A tough permit scheme should limit the number of EU workers into Britain after Brexit to 30,000 highly skilled people a year, say experts.The move would cut annual net migration from the EU – those arriving minus those leaving – by around 100,000, Migration Watch UK calculates.The think tank’s report does not back restricting European tourists, business visitors, students or retired people coming to the UK, nor recommend removing EU citizens already here.
But it believes its formula would support UK economic growth by ensuring British employers get the staff they need while putting the brakes on years of EU immigration.It estimates about a fifth of EU workers who arrived here in the last decade are in jobs that would qualify for the tough work permits.It is the first time Migration Watch has said how many EU workers it thinks the UK should admit.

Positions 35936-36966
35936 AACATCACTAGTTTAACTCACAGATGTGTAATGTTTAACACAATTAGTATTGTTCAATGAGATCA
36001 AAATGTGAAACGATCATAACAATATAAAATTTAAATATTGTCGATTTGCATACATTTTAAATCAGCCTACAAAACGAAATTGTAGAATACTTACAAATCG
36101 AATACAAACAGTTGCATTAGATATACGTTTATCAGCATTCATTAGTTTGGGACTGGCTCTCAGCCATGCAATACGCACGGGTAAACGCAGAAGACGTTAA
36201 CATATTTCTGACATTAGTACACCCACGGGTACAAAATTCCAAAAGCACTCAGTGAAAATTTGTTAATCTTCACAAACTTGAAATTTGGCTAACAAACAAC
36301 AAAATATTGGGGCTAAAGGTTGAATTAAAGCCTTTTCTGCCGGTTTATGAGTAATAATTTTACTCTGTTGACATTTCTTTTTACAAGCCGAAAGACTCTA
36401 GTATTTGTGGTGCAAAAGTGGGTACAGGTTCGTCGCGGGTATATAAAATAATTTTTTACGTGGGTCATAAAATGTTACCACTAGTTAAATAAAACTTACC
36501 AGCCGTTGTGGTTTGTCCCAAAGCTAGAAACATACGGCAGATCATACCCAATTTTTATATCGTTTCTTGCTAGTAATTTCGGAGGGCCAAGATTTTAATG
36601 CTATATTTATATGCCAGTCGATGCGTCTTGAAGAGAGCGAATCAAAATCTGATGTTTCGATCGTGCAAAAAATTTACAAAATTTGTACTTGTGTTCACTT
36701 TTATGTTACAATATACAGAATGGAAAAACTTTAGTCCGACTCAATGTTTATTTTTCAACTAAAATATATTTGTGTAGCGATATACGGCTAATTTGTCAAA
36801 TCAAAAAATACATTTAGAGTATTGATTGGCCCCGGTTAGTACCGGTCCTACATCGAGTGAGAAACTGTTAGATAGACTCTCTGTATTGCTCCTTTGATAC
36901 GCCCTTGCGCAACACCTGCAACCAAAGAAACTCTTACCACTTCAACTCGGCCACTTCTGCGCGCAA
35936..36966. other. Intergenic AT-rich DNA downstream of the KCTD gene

It comprises the average of 25,000 people doing graduate level jobs or ones in areas where there is a shortage of people who have come to Britain from other EU countries each year since 2006, plus 5,000 to allow for growth.Alp Mehmet, Migration Watch UK vice-chairman, said: “A sensible limit on skilled EU migration would maintain the inflow of qualified EU workers who benefit our society and economy while allowing some room for expansion.”
Official figures last month showed net migration running at 327,000 a year, more than three times the Tory aim of under 100,000.Around 127,000 had no fixed job to come to. Net migration of EU citizens stood at 180,000 and some 77,000 Europeans intending to stay at least a year had no specific job lined up.